Second round of PPP runs into familiar problems

Register now

Receiving Wide Coverage ...

Another rocky start

The Small Business Administration’s second round of Paycheck Protection Program loans opened on Monday, “triggering a fresh chorus of complaints from lenders and borrowers about delays and glitches plaguing the approval process,” the Wall Street Journal reported. The agency’s “electronic loan portal was overwhelmed by demand shortly after it opened Monday morning, according to banking industry groups, that say the process was also stymied by last-minute changes in guidance on how to submit applications. The SBA said it had processed more than 100,000 PPP loans through more than 4,000 lenders by late Monday afternoon.”

“Many bankers complained about new technology glitches and fresh questions were raised about the mostly anonymous list of beneficiaries,” the Washington Post said. The program “has been overwhelmed, both because of a surge in applications and the uneven process by which some companies receive loans and others do not. Within an hour after the SBA reopened its online portal, known as E-Tran, for submissions Monday, banking officials began to complain that the system was either not working or was painfully slow.”

“Some said they had been unable to load the web page at all, while others said they could load the portal but were unable to log in,” the Financial Times reported.

The portal “kept crashing all day,” the New York Times said, “much to the frustration of bankers around the country who were trying — and failing — to apply on behalf of desperate clients.”

Meanwhile, another high-profile entity — the NBA’s Los Angeles Lakers, “one of the league’s richest teams” valued at more than $4 billion — disclosed that it “received and then returned” a $4.6 million PPP loan “amid the public uproar over the messy rollout as major brands were given millions of dollars while local mom-and-pop shops were shut out,” the Journal said.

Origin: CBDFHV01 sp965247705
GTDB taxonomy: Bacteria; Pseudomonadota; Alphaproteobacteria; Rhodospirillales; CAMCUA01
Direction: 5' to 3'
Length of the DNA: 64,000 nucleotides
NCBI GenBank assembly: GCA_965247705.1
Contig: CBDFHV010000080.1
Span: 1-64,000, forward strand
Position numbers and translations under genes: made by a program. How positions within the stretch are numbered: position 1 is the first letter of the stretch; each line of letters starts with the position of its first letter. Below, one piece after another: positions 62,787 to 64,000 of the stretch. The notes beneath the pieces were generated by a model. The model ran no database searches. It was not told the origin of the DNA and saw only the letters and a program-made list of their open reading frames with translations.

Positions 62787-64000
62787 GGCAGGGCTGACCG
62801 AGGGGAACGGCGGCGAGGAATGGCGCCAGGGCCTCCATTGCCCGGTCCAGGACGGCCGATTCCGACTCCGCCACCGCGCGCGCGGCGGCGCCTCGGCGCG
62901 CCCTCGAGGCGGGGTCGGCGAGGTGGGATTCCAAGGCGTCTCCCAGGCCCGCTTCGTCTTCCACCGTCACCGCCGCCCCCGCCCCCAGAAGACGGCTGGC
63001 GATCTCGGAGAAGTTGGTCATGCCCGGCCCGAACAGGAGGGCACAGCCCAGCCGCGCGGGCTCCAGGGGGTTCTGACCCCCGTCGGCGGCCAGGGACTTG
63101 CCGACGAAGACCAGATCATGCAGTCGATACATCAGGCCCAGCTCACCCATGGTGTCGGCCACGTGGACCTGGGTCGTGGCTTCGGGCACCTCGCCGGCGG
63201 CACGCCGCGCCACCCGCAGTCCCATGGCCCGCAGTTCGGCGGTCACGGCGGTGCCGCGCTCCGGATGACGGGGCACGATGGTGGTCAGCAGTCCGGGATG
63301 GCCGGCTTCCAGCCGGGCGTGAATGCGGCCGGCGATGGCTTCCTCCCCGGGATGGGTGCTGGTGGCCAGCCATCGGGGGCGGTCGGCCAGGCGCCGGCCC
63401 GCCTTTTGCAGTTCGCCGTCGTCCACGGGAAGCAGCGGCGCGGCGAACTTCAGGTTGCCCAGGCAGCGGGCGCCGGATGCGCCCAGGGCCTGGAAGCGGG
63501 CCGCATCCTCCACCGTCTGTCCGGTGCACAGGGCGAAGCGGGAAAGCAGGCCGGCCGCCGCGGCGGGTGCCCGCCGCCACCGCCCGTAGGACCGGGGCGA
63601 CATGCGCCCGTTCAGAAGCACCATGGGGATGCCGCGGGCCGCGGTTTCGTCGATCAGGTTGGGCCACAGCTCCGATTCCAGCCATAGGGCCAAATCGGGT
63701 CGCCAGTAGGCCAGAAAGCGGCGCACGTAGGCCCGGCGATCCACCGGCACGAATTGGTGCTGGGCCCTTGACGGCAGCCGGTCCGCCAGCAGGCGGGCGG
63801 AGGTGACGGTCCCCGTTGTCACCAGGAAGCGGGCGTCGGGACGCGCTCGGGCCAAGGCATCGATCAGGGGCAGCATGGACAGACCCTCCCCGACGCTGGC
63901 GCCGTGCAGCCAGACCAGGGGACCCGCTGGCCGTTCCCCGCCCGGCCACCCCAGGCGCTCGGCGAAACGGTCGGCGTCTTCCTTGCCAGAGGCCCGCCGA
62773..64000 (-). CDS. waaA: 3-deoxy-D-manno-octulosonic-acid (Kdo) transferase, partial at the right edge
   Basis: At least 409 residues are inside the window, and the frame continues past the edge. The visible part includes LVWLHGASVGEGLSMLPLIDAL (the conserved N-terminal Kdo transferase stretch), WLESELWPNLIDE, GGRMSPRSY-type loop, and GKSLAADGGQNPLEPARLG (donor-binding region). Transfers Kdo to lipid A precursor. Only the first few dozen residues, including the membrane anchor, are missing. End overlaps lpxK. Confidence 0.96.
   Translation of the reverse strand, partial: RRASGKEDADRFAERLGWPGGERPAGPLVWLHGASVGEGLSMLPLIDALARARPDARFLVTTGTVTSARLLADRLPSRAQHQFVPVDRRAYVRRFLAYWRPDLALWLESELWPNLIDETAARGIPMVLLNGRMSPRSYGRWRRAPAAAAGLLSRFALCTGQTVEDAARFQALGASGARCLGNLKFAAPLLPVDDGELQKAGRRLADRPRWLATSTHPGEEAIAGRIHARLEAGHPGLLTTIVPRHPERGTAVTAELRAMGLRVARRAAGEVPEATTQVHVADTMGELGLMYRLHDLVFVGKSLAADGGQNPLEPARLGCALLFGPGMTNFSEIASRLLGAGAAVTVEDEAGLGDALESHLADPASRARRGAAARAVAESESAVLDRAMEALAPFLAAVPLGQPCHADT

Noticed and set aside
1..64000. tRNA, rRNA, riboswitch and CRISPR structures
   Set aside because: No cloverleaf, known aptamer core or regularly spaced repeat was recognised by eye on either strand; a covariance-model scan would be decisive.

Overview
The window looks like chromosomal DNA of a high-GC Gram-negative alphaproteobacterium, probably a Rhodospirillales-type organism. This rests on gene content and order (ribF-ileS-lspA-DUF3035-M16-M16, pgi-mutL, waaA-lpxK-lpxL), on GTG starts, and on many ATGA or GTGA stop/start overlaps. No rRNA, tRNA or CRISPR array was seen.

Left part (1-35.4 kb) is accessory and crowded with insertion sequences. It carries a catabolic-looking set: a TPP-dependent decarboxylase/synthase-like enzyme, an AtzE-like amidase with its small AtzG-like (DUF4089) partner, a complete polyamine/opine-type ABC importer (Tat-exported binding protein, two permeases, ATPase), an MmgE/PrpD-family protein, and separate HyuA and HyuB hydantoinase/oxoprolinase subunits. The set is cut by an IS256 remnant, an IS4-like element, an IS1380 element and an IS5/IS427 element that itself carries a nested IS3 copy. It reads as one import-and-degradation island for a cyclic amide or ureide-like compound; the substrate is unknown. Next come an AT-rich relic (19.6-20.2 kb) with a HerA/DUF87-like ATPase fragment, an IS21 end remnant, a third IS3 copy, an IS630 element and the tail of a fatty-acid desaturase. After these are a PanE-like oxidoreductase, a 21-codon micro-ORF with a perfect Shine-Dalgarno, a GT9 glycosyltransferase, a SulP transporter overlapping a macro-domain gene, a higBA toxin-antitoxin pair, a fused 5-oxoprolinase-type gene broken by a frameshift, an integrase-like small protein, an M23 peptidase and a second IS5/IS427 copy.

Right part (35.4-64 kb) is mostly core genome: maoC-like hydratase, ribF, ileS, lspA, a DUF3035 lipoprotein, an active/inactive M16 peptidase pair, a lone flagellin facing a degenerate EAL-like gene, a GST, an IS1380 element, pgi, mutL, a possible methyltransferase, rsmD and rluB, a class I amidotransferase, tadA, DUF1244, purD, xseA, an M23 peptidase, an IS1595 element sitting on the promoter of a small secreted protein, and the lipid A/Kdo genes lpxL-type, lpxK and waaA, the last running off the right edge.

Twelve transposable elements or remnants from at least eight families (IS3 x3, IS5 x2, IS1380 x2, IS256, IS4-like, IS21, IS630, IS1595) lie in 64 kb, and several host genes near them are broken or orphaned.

“Once we found out the funds from the program had been depleted, we repaid the loan so that financial support would be directed to those most in need,” the team said.

“A handful of publicly traded companies say they aren’t planning to return loans despite pressure from the Trump administration to repay the funds,” the Post reports. “Companies in the hotel, cruise ship and medical-device sectors said they are qualified to receive the money and need the funds to stay in business.”

“Banks are being scrutinized for where they direct loans after criticism that they prioritized high-profile firms,” American Banker’s Neil Haggerty reports. “But many observers argue that banks' lending decisions in the early days of the program were understandable. Financial institutions, mindful of underwriting and fraud risk and lacking SBA guidance, were likely looking to disburse aid quickly. Fast-tracking loans to reliable clients therefore made sense, they argue.”

Mixed results

HSBC, Europe’s largest bank, said its first quarter net profit fell 57% to $1.79 billion as it set aside $3 billion to cover potential loan losses, a sharp increase from $585 million in the year earlier period. Wall Street Journal, Financial Times

But UBS said its first quarter earnings jumped 40% to $1.6 billion, boosted by sharp gains in its core wealth management business and investment banking. Still, credit losses surged 10-fold to $268 million, up from $20 million in last year’s first quarter. Wall Street Journal, Financial Times

Wall Street Journal

Good omen?

Deutsche Bank’s preannouncement late Sunday “that it expects to miss its capital buffer targets this year” but also “better-than-expected revenue and on-track cost reductions … was a classic bad news sandwich, and the management communication technique appears to have worked,” as the stock rose 10% on Monday. “But investors will have to wait until Wednesday, when Deutsche Bank unveils full first-quarter numbers, to find out if the increase in revenue came from more than just investment banking. Any devil that emerges in the detail could be taken badly, given the glass-half-full share-price reaction Monday.”

For reprint and licensing requests for this article, click here.
Paycheck Protection Program Earnings SBA Small business lending